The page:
Shaws Iron Test: Smooth land prep operation

Shaws Iron Test: Smooth land prep operation
     Story & photos: Tim Benseman

This Sumitomo is a great land prep machine. Smooth and stable. One of the key differences between a logging operator and forestry land prep op is that the latter is reaching out fully almost every time they perform a manoeuvre, so smoothness and stability at full reach is number one.

This machine has the heavy-duty boom for forestry and the high lift which is good for getting the boom and stick up closer to the cab when sidling through narrow road cuttings, raking up debris, squeezing between log stacks and the like. Without a high lift in land prep you have a few frustrating moments and can also get your rake stuck on top of the cab if the rake isn’t set up right for the machine. This boom is about a metre longer than some other brands as well, so that adds to its capability and efficiency. 

Climbing up into this machine it has that familiar rock-steady Sumi feel to it. Kind of hard to believe it’s only a 210-sized machine actually. 

Owner, Darrin Kealey, told me I might have an issue running this with the Cat controls but I have a Cat 320 of my own so I wasn’t fazed. Turns out my old Cat is running Hitachi controls so I actually didn’t know what I was on about and quickly concluded that there should be a law against different digger controls. 

I managed to perform the basic land prep tasks but there were a few times I went to do one thing and another thing happened and I had to stop and scratch my head for a sec to figure out WTF was going on. 

Tracking back and forth in the raked rows, this machine is nice and stable with minimal jolting and smooth power. The reason I think it’s a great land prep machine is that smooth power and stability are what operators really need to stay in the land prep game.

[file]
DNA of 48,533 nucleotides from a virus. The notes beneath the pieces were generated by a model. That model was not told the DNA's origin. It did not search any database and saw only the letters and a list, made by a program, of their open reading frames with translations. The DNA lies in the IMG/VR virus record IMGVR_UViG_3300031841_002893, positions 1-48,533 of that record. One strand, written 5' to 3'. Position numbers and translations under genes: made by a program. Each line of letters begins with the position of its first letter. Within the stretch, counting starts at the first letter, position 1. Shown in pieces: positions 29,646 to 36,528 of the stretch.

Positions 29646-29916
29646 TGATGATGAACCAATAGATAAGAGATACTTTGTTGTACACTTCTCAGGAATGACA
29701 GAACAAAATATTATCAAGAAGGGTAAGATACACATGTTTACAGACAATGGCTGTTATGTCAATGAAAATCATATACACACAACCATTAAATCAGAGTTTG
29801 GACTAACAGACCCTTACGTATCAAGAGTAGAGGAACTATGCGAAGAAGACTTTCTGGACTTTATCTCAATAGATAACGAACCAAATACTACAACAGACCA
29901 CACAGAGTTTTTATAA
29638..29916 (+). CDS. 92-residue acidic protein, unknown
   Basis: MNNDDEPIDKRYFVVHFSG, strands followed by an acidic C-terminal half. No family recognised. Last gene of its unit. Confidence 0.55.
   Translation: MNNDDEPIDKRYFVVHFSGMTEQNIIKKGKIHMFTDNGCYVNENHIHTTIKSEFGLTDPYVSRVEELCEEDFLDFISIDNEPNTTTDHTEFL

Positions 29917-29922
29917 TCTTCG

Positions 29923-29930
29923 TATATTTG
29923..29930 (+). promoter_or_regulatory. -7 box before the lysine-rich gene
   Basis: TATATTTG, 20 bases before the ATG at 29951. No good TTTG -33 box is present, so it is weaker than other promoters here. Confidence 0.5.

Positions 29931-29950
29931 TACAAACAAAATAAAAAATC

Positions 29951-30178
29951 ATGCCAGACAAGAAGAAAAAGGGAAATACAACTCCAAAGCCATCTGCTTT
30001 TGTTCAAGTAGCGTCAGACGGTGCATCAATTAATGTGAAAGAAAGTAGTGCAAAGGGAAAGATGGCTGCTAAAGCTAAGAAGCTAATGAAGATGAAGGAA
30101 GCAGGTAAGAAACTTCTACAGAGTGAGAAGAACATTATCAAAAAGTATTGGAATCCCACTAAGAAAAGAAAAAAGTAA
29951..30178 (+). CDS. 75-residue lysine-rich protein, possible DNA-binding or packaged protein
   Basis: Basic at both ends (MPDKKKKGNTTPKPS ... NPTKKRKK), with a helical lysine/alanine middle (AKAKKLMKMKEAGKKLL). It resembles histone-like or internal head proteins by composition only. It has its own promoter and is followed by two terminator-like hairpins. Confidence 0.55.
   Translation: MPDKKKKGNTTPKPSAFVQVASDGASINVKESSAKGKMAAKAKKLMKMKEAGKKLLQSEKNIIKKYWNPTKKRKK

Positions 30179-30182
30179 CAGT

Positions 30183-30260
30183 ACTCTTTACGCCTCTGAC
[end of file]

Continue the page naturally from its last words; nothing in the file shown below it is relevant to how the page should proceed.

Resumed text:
It’s all too easy to get wound up in high SPH blocks where every push-up of debris leads to two or three stump strikes, rattling the operator. Then when they draw in the stick for the next push the rattled nerves can tend to kick in and before you know it, the inside of the cab turns blue and you hope nobody is listening to the obscenities being muttered or shouted depending on the severity of the conditions.  

I used to have to button back throttles sometimes by 70% and yet still hit target and, just as importantly, didn’t have to get a full replate done on my booms. There were a few small cracks here and there though.

The gun op in the crew I was in had about $10,000 worth of plates and engineering work done on his boom inside 6000 hours and those plates covered the entirety of both sides and half the underside and top of the bend in the boom and, within 2000 hours, more cracks had...

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